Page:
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  • Simon Edgington

planting for the beekeeping year


We had a very well attended talk in October by Tony and Ailia Ashworth at the Parish Rooms about how bees had taken over their lives. It started with one or two hives but whilst they still have their day jobs, bees and their upbringing have become their passion.


Autumn is when the beekeeping year starts. It's feeding time for the honeybees ready for the winter. It's also when the honey is at its best quality. Some beekeepers harvest all of the honey for resale but the Ashworth's like to keep some for their bees. To top up the food, thick syrup or sugar fondant is used. For the gardener we need to think about planting high protein foods for when the hives start to become active again. Planting crocus, daphne, snowdrops, flowering red current, hellebore, are all suitable. If possible, mass planting is ideal for the bees as they communicate with the rest of the hive, but avoid planting red flowers as the bees' senses do not pick up the colour so well.


Winter means housekeeping; melting the old wax, repairing the woodwork, getting rid of the dead bees, hefting and introducing sheets of foundation wax as a base layer. Each hive holds about 60,000 bees in 11, or 12 frames and it's important to check the bees have enough food so a constant temperature of 36-37 degrees C can be maintained in the hive. The winter bee is stronger and plumper, has a life span of 4-6 months and with no drones about, the sole purpose of the female is to look after the queen. The common pests are the wax moth lavae that eat the wood and mice that damage the cells.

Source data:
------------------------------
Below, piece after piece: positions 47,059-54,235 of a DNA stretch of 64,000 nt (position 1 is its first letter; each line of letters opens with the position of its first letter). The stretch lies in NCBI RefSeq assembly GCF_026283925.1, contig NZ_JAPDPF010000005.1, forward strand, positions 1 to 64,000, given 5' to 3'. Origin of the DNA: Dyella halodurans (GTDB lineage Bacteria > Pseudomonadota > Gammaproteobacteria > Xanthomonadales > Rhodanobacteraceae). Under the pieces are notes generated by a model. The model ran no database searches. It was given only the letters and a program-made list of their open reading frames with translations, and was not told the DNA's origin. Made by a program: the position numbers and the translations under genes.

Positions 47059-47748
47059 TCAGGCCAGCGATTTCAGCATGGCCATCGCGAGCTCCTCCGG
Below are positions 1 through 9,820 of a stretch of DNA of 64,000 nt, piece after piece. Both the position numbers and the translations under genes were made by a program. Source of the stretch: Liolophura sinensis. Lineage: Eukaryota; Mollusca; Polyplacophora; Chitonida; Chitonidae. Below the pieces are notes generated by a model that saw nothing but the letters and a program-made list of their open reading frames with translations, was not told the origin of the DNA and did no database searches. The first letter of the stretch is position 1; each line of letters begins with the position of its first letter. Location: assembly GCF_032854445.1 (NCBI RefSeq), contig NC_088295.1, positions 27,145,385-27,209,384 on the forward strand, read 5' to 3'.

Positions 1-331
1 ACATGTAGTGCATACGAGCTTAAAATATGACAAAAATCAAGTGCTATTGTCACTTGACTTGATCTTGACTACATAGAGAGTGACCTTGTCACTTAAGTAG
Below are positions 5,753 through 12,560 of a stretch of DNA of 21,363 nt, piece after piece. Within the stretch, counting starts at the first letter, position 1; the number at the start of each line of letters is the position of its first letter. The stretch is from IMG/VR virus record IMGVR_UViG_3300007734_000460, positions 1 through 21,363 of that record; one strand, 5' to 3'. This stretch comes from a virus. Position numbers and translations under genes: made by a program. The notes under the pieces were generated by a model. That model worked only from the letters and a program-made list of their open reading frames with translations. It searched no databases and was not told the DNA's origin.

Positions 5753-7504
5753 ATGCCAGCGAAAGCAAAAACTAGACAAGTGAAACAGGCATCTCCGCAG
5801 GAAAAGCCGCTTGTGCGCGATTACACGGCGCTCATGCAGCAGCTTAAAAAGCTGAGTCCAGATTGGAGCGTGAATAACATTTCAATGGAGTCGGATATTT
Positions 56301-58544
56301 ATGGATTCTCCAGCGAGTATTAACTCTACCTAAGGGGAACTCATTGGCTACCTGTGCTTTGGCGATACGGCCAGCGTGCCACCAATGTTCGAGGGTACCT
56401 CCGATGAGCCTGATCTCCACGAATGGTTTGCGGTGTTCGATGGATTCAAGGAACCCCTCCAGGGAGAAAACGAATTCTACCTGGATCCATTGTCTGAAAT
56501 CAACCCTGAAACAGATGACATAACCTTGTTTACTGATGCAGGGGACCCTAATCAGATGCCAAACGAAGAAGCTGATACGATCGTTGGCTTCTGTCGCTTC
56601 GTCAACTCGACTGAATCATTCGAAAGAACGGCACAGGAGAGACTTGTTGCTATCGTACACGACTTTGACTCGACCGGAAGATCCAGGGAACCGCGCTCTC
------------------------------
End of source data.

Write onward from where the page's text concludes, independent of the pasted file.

Spring for the gardener is when we like to see daffodils, but it came as a surprise to everyone to learn that these flowers are poisonous to bees. Other plants to avoid are chrysanthemums and peony because their flower structure is difficult for pollen collection and rhododendron because it produces 'mad honey' with hallucinatory properties.


Summer can be a difficult time for the honeybee as after visiting the spring flowers and some of our lawns with no mow May flora, there is a June gap in nectar. This can be filled with foxgloves, thyme, mint, dandelion, thistles and teasle. Then in full summer ideal pollen and nectar flowers are rudbeckia, viburnum, potentilla, passionflower, dill, sunflowers, and the multi flower varieties such as allium, ladies lace, and even onions that have gone to seed.


Meanwhile the slim summer honeybees with only a 6-week life, live on a high fat low protein diet and must bring water, pollen, and nectar into the hive to service the queen. The queen is identified by her size but for ease of identification is often marked on her back by the beekeeper.


Swarming often happens in summer and you see the colony often hanging from a tree branch or in a bird box, in which case it is best to call a beekeeper to allow the new colony to start under controlled conditions. We finished the talk crammed full of planting ideas and keen to sample some of their produce.


Books on Beekeeping


Practical Beekeeping: Clive de Bruyn; First Lessons in Beekeeping: Keith S Delaplane; The Beekeeper's Problem Solver: James E Tew; Beginning Beekeeping: Tanya Philips; Guide to Bees and Honey: Ted Hooper MBE

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